Jeffrey G. Sheldon’s How to Write a Patent Application (Third Edition) provides expert insight and guidance on the full patent application process. Here are Sheldon’s 7 tips to speeding up the patent filing process:
- File the inventor’s original disclosure document or draft scientific paper as a patent “application” by adding an abstract and a single claim. Although such an application would be nowhere near the quality of an application prepared using the procedures of this book, assuming that the disclosure by the inventor satisfies the basic requirements of 35 U.S.C. § 112, at least a filing date will be obtained. Moreover, even if the application does not satisfy the U.S. disclosure requirements of 35 U.S.C. § 112, it may be sufficient for many foreign countries. This basic application can then be converted into a quality application by filing a continuation-in-part application as promptly as possible. Clearly this approach gets an early filing date. However, one disadvantage is the increased cost of filing two applications. Another disadvantage is that the one-year priority date for filing in foreign countries begins to run on the date of filing of the first application, which means that the decision of whether to file a foreign application needs to be made earlier, and costs associated with filing foreign applications are incurred earlier.
- During the initial meeting with the inventor, draft at least the broadest claim, and preferably some of the dependent claims. As discussed below, preparation of the claims is the most critical and difficult part of an application. It is efficient and effective to prepare the claims when the inventor is readily available to provide instant feedback and while the patent practitioner’s mind is freshly acquainted with the merits and novelty of the invention.
- Forego a novelty search, or have the novelty search done in parallel with drafting the application. As discussed in chapter 5 of the book, novelty searches are often ordered before preparing a patent application. However, when time is of the essence, it may be necessary to forego the novelty search, or conduct it in parallel with preparation of the application. When the novelty search is conducted while the application is being prepared, once the search results are available, the application can be polished and the claims modified as required, based on the search results.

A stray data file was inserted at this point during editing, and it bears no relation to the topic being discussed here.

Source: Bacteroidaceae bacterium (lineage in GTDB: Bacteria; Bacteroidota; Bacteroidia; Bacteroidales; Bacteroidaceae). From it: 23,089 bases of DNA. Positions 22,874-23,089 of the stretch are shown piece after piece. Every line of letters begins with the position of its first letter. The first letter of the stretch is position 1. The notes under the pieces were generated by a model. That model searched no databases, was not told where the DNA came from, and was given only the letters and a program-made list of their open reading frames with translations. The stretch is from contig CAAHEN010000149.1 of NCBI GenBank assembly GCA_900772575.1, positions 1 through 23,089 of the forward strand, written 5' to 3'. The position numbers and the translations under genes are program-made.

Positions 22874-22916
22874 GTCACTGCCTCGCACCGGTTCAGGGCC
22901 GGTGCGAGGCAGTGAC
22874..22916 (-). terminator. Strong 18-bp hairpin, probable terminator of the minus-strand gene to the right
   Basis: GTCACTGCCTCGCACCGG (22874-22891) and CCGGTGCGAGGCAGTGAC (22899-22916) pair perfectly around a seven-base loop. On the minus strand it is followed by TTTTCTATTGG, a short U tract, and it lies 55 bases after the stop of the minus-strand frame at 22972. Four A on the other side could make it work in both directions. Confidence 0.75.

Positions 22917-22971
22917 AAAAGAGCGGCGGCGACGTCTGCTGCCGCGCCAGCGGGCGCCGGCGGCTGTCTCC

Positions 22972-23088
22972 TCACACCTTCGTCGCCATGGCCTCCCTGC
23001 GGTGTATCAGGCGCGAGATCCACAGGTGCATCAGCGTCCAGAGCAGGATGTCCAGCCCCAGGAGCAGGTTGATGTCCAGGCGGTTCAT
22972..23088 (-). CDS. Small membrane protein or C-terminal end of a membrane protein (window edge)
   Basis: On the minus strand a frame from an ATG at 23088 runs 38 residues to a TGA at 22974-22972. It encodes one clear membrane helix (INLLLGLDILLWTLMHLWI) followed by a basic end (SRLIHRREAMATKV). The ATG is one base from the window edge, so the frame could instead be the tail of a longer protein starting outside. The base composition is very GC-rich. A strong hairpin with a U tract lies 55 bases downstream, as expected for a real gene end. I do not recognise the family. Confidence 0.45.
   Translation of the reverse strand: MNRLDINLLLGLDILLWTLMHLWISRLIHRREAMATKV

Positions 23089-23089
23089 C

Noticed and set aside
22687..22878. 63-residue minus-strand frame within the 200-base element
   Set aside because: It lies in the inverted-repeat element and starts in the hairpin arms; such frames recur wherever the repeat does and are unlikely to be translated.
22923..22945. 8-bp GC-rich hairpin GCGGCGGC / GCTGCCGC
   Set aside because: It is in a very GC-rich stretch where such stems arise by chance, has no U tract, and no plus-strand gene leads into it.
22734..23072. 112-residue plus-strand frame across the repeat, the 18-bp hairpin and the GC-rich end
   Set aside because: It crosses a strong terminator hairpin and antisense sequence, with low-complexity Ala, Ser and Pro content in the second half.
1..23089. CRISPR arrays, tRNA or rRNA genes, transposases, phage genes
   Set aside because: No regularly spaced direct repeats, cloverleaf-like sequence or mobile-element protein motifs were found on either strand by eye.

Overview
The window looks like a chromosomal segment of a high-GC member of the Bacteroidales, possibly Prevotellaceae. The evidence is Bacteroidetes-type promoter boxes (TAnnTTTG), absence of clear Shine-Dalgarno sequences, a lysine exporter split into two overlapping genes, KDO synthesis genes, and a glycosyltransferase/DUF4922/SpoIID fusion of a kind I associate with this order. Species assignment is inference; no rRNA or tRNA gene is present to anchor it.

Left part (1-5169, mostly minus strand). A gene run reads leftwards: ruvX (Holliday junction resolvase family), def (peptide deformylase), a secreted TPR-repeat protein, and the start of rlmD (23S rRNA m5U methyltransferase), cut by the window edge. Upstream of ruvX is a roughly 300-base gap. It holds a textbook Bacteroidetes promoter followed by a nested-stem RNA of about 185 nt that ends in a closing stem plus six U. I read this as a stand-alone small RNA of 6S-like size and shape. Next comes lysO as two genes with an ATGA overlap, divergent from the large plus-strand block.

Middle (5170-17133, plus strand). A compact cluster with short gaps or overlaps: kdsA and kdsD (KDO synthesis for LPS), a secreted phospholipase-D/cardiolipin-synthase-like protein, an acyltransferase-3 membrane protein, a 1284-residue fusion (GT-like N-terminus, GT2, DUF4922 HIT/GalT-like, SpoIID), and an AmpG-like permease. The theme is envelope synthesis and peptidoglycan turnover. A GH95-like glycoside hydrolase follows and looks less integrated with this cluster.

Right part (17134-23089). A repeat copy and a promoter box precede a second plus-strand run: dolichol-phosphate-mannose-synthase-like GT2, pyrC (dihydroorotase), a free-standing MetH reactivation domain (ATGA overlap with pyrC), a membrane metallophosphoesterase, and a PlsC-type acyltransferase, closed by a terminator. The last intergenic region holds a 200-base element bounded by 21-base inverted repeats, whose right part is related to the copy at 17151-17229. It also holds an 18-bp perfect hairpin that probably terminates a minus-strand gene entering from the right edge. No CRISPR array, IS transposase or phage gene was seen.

- Order the drawings as soon as possible. Preparation of the drawings can be the longest lead-time item due to the schedule of draftsmen. Get the drawings on order promptly.
- Do not wait for the drawings to prepare the application. Many practitioners wait until the drawings are available before beginning the application. An advantage of this procedure is that the reference numbers can be placed on the drawings as the specification is prepared. However, when it is important to file promptly, rough sketches of the invention can serve the same purpose for preparation of the application. Although some time is lost when the reference numbers are added to the draftsman’s drawings, that lost time can be sacrificed when filing early is important.
- Use the inventor’s drawings or drawings prepared by the patent practitioner for filing. The inventor may have some drawings of the invention, or the patent practitioner may be a sufficiently skilled draftsman to prepare rough sketches. If those sketches are sufficient for filing, they can be used for that purpose when it is important to file early. Formal drawings can be prepared later by a skilled draftsman.
- File the application without the formal papers, including the declaration. A week or more can be lost while the inventor reviews the application and signs the declaration and other papers. It is possible to file without the declaration and formal papers. A disadvantage is that the Patent Office charges a surcharge for filing the application piecemeal. Another possible disadvantage is that the inventor or inventors may have problems with the application and not like it. If the claims are not satisfactory, it may become necessary to file a preliminary amendment under 37 C.F.R. § 1.115, which adds to the expense of filing the application. If something is incomplete or inaccurate in the specification, then it may become necessary to file a continuation-in-part application. In the latter instance, the original filing date may be lost, and thus the fees incurred for filing the first application would have been for naught.
TO LEARN MORE ABOUT THE PATENT FILING PROCESS, READ:
How to Write a Patent Application (Third Edition) Jeffrey G. Sheldon (Leech Tishman Fuscaldo & Lampl, LLC)
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